We Are Not Strangers Review

By | Tuesday, October 10, 2023 Leave a Comment
I suspect a large percentage of the American population has not yet learned about how their own government incarcerated anyone of Japanese descent -- regardless of where they themselves were actually born -- in the time immediately after the bombing of Peral Harbor. George Takai's They Called Us Enemy from 2019 is perhaps the most widely known/circulated graphic novel on the subject, but it's the most widely known/circulated in large part because there's almost no other competition. There is frighteningly little acknowledgement of what was done to Japanese-Americans at that time.

Fortunately, that's starting to change (albeit slowly) and the latest graphic novel on the subject is Josh Tuininga's We Are Not Strangers. While Tuininga comes at the story from a very personal perspective as Takai did, his view is a little more removed. He himself was not incarcerated the way Takai was, but his grandfather was directly involved in helping those who were. In many of the instances of discussing how the government rounded up anyone who seemed vaguely Japanese, the focus is almost entirely on what went on in the concentration camps themselves. What's spoken about less often, or certainly afforded less attention, is what happened with all their stuff while they were in camps. Basically, it was all given to other people so that once the camps were eventually closed, the former inmates had literally nothing to go back to.

SO in Tuininga's story, his grandfather saw what was happening and, recognizing that it was astonishingly similar to what the Nazis began doing to Jews a few years earlier, he went about working with his Japanese friend Sam to be set up with Power of Attorney rights over Sam's property. They were able to get all the paperwork formalized before Sam was imprisoned, which meant that Tuininga's grandfather could then take care of the propety in Sam's absence ensuring that Sam and his family would have a home to return to if/whenever they were released. He evidently helped out many other families in the same way, and acted as a landlord renting their houses out for years until the government finally released all those they wrongfully held.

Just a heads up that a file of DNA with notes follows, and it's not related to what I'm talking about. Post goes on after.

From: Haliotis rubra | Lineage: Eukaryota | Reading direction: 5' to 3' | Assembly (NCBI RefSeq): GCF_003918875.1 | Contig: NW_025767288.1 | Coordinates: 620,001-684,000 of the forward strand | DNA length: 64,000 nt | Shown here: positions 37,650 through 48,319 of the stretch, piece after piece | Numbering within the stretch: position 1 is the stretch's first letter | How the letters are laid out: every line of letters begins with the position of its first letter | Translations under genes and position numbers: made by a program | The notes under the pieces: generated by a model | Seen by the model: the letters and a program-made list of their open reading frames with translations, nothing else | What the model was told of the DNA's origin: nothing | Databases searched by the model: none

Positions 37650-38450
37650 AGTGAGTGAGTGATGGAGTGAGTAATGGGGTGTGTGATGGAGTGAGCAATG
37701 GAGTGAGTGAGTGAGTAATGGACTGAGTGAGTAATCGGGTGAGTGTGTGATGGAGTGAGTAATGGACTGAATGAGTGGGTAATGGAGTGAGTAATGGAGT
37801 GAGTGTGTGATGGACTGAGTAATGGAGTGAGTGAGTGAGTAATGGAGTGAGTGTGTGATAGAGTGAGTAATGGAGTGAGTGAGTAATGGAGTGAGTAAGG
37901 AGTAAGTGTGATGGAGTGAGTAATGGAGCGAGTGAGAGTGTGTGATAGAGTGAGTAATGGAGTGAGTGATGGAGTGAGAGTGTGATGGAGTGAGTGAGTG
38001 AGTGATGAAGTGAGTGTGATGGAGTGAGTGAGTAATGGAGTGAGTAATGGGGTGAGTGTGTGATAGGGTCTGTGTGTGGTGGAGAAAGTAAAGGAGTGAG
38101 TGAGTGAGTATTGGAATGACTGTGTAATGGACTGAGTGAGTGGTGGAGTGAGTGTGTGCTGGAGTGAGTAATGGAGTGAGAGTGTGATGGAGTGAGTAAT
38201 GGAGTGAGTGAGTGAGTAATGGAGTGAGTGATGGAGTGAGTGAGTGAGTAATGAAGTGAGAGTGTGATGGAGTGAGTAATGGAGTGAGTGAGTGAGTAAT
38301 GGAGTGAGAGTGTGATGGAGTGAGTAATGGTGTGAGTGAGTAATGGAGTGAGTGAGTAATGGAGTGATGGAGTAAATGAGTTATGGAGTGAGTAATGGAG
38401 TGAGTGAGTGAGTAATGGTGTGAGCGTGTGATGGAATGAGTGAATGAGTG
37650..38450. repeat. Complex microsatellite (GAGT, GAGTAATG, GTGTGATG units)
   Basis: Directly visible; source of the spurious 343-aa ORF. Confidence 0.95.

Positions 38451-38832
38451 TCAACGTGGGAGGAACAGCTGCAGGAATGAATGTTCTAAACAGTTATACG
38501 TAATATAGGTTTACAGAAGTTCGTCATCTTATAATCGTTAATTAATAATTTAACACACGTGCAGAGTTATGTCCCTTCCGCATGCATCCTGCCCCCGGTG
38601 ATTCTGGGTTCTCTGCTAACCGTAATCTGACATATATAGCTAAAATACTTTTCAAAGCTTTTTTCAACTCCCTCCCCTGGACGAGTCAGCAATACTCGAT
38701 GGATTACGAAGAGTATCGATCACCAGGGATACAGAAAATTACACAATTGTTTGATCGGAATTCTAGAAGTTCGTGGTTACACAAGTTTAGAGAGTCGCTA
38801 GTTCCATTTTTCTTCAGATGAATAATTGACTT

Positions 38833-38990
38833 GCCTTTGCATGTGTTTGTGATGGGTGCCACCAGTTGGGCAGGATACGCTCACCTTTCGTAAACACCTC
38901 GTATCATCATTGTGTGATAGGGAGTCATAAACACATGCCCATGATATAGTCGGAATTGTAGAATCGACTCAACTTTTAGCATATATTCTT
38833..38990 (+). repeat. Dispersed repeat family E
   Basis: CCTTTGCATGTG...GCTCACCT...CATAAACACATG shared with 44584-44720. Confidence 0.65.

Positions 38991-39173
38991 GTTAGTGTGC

What's intriguing about the book is that we, the audience, don't really find out what Tuininga's grandfather is doing until quite late in the book. Much of the first three-quarters of the book is spent showcasing the life Tuininga's grandfather built for himself and his family after emigrating from Spain, and providing social context of how/when/where average people started seeing sentiment turn against Japan and those of Asian descent. This follows Tuininga's grandfather's whole approach, which largely consisted of doing the hard work and simply not talking about it. It's clear some of that was from concern about reprisals, but I suspect there is some measure of humility there as well. Partiucularly since Tuininga himself never learned of any of this until after his grandfather's death.

The story is strong, indicating the impact even a single person can have in another's life when it's not possible to correct for the government's heinousness. Tuininga's couldn't stop the incarcerations, or shorten them, or make them more tolerable. But he was able to give those folks something to come back to later. And even if that was only for a handful of families, it is worth noting that that no doubt made a phenomenal difference to those individuals. It's a, at times necessary, reminder that not everything has to be a grand gesture just to help. Use the skills and knowledge and resources you have to help who you can, even if that's just making sure a single family has a home they can come back to.

We Are Not Strangers came out last month from Abrams Books and retails for $24.99 US. You should be able to pick it up from your favorite book shop.
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